About 160,000 U.S. service members are struggling to feed their families, despite the $753.5 billion defense budget for 2021, according to a new study by Feeding America.
The new Feeding America study, published last week and first reported by the Associated Press, estimates 160,000 active-duty military service members are having a hard time feeding their families.
The exact number of U.S. service members struggling to feed their families is under debate as there has been no formal study on the matter, according to the Associated Press. Feeding America believes junior service members — particularly those between the ranks of E1 and E4 — have been struggling with the issue for years, however.
Feeding America estimated about 29% of service members in those junior enlisted ranks have faced food insecurity within the past year.
“It’s a shocking truth that’s known to many food banks across the United States,” Vince Hall, Feeding America’s government relations officer, told the Associated Press. “This should be the cause of deep embarrassment.”
Food insecurity persists in the military even after Congress approved a 2021 defense budget that included $705.4 billion in discretionary spending, $10.7 billion in mandatory spending and $37.3 billion in non-Department of Defense (DoD) defense-related, for a total defense budget of about $753.5 billion for the year.
While leaving a drive-through food bank organized by a San Diego-area Armed Services YMCA branch, Navy Petty Officer 3rd Class James Bohannon (a Navy E4), described having to pick up food donations to help feed his two daughters.
“It is what it is. You know what you’re signing up for in the military,” Bohannon said. “But I’m not going to lie. It’s really tough.”
Adding to the challenges of food insecurity among military families is a Department of Agriculture rule that bars military families from accessing the Supplemental Nutrition Assistance Program (SNAP), also known as food stamps. The rule, contained in the 2008 Food and Nutrition Act, states military housing allowances count as income, which can raise one’s income calculation above the maximum level for SNAP eligibility.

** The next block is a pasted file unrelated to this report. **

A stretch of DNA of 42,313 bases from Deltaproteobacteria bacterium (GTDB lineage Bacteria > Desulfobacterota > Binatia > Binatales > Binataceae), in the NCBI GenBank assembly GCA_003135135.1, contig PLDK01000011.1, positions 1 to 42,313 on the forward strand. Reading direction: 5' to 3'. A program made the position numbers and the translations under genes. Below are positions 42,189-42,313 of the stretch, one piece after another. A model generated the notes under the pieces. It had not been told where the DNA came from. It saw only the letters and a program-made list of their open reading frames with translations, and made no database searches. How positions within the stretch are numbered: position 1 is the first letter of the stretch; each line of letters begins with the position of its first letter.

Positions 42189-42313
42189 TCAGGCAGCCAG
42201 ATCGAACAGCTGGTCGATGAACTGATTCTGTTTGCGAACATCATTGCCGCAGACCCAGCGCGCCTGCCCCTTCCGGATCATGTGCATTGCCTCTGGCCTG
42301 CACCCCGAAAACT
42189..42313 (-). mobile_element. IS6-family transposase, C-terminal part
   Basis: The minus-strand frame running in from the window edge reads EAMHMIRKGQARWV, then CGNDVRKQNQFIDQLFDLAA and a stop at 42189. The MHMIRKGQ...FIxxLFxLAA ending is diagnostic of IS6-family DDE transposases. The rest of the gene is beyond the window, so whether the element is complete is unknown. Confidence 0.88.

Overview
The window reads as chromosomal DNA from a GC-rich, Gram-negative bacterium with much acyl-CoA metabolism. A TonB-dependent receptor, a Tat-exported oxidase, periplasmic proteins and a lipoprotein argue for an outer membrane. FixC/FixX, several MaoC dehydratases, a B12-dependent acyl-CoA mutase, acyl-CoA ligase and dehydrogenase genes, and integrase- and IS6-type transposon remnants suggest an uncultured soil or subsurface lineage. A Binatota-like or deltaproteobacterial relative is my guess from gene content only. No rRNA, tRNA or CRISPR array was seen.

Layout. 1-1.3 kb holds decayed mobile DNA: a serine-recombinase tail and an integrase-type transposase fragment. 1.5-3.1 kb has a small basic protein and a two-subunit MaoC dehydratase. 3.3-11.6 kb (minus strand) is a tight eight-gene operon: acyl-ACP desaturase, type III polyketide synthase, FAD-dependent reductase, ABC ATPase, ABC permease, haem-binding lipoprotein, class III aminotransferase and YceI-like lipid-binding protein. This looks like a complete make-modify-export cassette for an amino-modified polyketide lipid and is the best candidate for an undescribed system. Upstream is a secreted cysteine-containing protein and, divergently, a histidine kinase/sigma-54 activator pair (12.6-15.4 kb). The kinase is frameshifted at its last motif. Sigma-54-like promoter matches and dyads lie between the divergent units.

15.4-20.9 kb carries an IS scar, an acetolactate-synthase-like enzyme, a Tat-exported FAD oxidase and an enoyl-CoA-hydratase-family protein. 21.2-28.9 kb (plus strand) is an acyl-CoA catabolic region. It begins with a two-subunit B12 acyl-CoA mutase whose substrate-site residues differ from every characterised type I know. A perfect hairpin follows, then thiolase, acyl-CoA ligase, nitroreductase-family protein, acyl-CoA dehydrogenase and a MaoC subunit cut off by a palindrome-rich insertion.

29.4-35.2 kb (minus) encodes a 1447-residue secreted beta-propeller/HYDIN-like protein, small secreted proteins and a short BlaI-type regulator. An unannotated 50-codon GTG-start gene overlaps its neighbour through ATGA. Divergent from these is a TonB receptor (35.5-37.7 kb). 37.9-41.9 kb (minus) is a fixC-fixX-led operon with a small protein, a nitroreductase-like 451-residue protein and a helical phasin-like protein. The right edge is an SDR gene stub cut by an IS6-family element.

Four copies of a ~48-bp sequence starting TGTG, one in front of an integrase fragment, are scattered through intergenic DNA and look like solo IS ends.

“It’s one of these things that the American people don’t know about, but it’s a matter of course among military members. We know this,” Sen. Tammy Duckworth (D-IL), a combat-wounded U.S. Army veteran said of the food stamps rule.
“We’re the mightiest military on the face of the earth and yet those who are on the lower rung of our military ranks are — if they are married and have a child or two– they’re hungry,” Duckworth added. “How can you focus on carrying out the mission and defending our democracy if you’re worried about whether or not your kid gets dinner tonight?”
Concerns about food insecurity have been also been worsened by COVID-19 pandemic-related effects on the economy.
Secretary of Defense Lloyd Austin addressed concerns about food insecurity during a Nov. 17, press conference.
“Unfortunately, the pandemic and tight housing markets across the country have made financial struggles even tougher,” Austin said. “With the holidays approaching, I know that this is on the minds of our military communities. And it’s certainly top of mind for me.”
Austin announced the DoD has temporarily raised the Basic Allowance for Housing in areas that have had a 10 percent increase in rental costs in 2021, and said he directed the Under Secretary of Defense for Personnel and Readiness “to develop a strategy and implementation roadmap within 90 days to strengthen food security across the force.”
“Our men and women in uniform and their families have enough to worry about,” Austin said. “Basic necessities, like food and housing, shouldn’t be among them. This is a readiness issue. That’s why I’m focused on making sure that our service members and their families have what they need to thrive—so that they can focus on the hard work of defending our nation.”